The second floor of the tomb
The square-formed second floor is small in size as compared to the first floor. On each corner, you will see eight pillared cenotaphs with a diameter of 5.18 m based on eight octagonal pillars. A total of 23 bays are made on every corner.
The third floor of the tomb
The third floor is even smaller than the second floor (31.62m). The third floor has four cenotaphs with the same measurement which the cenotaphs of the second floor have. Blue, yellow and green tiles have been used in the cenotaphs. The floor edges have railings fitted with jalis which are decorated with various geometrical figures such as triangular, star, swastika, etc.
The fourth floor of the tomb
The fourth floor (27.16m), square in shape, has arches, cenotaphs on pillars on all sides. This floor has a secret storey. One has to climb a ladder and then enter a narrow passage to enter the secret storey. This secret storey has five corridors that dissect each other at right angles.
The topmost floor is the smallest of all (21. 34m) which is built of marble. All four sides of this floor have cloisters measuring 27.16X2.74m.
The tomb also serves as the resting place of many people other than Akbar. Daniyal Mirza who was Jahangir’s brother and third son of Akbar is buried here. Shakr-un-Nissa Begum, the daughter of Akbar is buried here. Zeb-un-Nissa, the Aurangzeb’s eldest child is buried here. Khanum Sultan Begum, the eldest daughter of Akbar is also buried here. It is also said that Flora Annie Webster Steel, an English writer, is also buried here.
The Tomb of Akbar was looted and ransacked
Aurangzeb is known as a brutal, ruthless, and tough king. During his regime, he offended and hurt the sentiments of Hindus and demolished temples. This created huge tension among Hindus which resulted in massive revolt. The revolt was led by Jat king Raja Ram Jat who wanted to take revenge for his father’s death. He along with several other kings attacked Agra Fort and took precious stones & metals, ornaments & jewelry, etc.
He further attacked Akbar’s Tomb and looted it. It is also said that he even mutilated the king’s tomb by digging out the king’s bones and burning them. The unrest led to a lot of loss of life and property.
Stucco Painting of Akbar’s Tomb
The main hall which has a walkway leading to the main tomb site is decorated massively with stucco paintings and Persian calligraphy. The design and decoration are impressive and resembles that of Itimad-ud-Daulah’s tomb of Agra. You can read my separate article on the stucco painting of the tomb.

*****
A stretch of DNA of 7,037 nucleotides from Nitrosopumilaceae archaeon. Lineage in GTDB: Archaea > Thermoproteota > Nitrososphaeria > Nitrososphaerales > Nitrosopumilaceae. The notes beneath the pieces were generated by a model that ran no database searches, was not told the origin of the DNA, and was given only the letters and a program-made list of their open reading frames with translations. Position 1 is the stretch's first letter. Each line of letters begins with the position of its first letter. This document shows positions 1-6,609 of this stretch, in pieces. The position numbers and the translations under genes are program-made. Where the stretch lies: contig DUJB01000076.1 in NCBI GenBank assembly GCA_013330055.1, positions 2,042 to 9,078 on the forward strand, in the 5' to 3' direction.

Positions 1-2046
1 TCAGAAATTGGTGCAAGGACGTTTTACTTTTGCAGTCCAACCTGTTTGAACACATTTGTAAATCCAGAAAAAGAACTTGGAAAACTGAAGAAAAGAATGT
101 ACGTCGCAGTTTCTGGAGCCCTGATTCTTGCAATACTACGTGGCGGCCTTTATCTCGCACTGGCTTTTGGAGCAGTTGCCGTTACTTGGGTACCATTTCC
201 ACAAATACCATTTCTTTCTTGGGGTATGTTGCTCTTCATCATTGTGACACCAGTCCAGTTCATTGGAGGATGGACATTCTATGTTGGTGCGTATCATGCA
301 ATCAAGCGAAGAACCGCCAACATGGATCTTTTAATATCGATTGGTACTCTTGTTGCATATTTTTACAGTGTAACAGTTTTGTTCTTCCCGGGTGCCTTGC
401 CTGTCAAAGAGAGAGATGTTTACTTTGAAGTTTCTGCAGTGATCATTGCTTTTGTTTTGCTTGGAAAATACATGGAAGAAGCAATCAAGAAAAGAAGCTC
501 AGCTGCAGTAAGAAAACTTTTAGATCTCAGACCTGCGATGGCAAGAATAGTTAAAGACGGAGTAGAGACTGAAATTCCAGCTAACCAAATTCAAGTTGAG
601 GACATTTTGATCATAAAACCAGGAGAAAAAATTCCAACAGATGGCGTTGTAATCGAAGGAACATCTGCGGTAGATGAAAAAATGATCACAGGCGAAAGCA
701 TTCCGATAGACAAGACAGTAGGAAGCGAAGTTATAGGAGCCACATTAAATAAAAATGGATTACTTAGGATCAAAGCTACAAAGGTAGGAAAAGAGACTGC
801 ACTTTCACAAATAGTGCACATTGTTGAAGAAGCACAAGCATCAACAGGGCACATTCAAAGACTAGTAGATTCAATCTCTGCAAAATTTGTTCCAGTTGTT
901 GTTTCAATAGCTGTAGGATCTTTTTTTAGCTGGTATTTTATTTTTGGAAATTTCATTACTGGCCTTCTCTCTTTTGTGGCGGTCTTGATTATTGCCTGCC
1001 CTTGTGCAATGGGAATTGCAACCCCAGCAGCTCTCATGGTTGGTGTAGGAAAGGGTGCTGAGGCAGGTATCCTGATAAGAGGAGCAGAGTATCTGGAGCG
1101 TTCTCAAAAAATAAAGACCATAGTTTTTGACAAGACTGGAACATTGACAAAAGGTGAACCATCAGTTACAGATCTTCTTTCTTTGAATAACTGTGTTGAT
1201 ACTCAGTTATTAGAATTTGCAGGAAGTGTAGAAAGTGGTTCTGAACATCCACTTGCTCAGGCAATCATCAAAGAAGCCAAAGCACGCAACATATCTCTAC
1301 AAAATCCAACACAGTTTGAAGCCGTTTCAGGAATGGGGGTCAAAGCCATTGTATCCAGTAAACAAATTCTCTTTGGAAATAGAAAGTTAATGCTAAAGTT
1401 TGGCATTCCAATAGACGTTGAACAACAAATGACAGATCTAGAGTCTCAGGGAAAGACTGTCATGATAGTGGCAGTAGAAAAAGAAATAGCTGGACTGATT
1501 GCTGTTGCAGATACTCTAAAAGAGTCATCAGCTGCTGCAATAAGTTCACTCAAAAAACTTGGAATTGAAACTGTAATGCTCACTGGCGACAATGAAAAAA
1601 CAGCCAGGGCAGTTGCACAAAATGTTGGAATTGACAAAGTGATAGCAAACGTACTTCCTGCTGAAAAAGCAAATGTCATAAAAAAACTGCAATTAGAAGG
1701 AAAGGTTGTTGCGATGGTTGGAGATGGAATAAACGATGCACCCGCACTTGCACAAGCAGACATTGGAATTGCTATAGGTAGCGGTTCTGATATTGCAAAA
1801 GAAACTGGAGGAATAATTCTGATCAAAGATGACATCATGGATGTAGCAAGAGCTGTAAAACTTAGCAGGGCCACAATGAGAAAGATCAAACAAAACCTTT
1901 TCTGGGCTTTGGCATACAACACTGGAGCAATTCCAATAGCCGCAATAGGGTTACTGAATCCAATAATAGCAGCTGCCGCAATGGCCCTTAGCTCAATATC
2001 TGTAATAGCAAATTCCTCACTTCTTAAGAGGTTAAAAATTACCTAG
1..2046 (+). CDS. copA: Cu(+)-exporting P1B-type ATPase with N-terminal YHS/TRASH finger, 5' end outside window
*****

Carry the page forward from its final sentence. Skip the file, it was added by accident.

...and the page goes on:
Restoration work conducted at the tomb
Since the tomb was plundered and deformed by the Jats, George Curzon, the then viceroy of India, conducted restoration work to repair preserve the mausoleum. The was work completed in 1905. The work was carried out under the Ancient Monuments Preservation Act, 1904.
Other monuments at Akbar’s tomb complex
Near the ticket courter, you will see a demolished octagonal tomb. It is yet unclear to whom this tomb belongs. I checked a lot online and discussed it with others. I was told that this tomb belonged to the Lodhi era. However, while I was reading a blog, the author (Kevin Standage) had mentioned that the tomb belonged to the Mughal era only since the octagonal tomb structure belonged to the Mughal era only.
Other than this tomb, when you move towards Akbar’s tomb, you will see another monument which is known as the Kanch Mahal which was built by Jahangir as a harem quarter. It was later used as a hunting lodge.
The tomb opens at 6: 00 AM and closes at 6: 00 PM. You can come and visit any time during these hours.
Ticket price of Akbar’s Tomb
The ticket can be purchased both online and offline. You can either choose to buy a ticket from the ticket counter at the tomb itself or you can book your ticket online.
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I am a food & travel enthusiast, a music aficionado, poet, artist, and someone who loves to explore unexplored/off-beat places. I started this blog to share my food and travel journey.